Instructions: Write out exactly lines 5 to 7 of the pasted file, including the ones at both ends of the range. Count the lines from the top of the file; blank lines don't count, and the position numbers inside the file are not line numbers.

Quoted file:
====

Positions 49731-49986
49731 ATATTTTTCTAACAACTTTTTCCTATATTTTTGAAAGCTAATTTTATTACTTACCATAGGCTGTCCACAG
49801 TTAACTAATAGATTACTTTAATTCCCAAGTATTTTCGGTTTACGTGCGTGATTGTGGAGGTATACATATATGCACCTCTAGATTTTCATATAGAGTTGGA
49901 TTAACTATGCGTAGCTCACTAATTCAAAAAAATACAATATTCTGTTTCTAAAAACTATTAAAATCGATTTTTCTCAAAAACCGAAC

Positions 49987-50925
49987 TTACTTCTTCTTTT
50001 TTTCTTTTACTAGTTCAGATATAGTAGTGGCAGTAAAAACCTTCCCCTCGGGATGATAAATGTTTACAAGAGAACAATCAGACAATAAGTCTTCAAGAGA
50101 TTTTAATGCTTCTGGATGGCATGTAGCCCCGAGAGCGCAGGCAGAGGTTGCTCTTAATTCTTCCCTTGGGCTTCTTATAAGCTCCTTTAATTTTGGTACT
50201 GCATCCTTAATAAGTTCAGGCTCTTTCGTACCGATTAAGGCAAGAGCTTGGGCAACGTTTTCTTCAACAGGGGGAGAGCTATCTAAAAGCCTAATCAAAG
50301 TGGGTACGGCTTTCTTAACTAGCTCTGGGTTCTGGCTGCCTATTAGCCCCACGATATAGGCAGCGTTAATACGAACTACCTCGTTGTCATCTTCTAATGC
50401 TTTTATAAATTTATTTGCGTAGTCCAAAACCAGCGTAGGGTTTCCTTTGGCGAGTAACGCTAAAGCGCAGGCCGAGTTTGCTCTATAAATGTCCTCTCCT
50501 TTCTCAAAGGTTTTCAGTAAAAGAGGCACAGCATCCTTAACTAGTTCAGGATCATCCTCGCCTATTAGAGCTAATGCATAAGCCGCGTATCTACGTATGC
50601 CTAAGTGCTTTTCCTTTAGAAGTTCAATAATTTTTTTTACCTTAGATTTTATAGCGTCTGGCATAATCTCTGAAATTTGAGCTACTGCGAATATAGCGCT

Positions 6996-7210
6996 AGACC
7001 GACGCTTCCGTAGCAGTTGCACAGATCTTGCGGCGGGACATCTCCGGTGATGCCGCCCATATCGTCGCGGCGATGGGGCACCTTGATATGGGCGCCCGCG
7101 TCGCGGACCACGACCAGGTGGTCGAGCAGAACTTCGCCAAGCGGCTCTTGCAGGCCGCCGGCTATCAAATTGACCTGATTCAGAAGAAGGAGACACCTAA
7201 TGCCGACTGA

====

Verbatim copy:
Positions 49987-50925
49987 TTACTTCTTCTTTT
50001 TTTCTTTTACTAGTTCAGATATAGTAGTGGCAGTAAAAACCTTCCCCTCGGGATGATAAATGTTTACAAGAGAACAATCAGACAATAAGTCTTCAAGAGA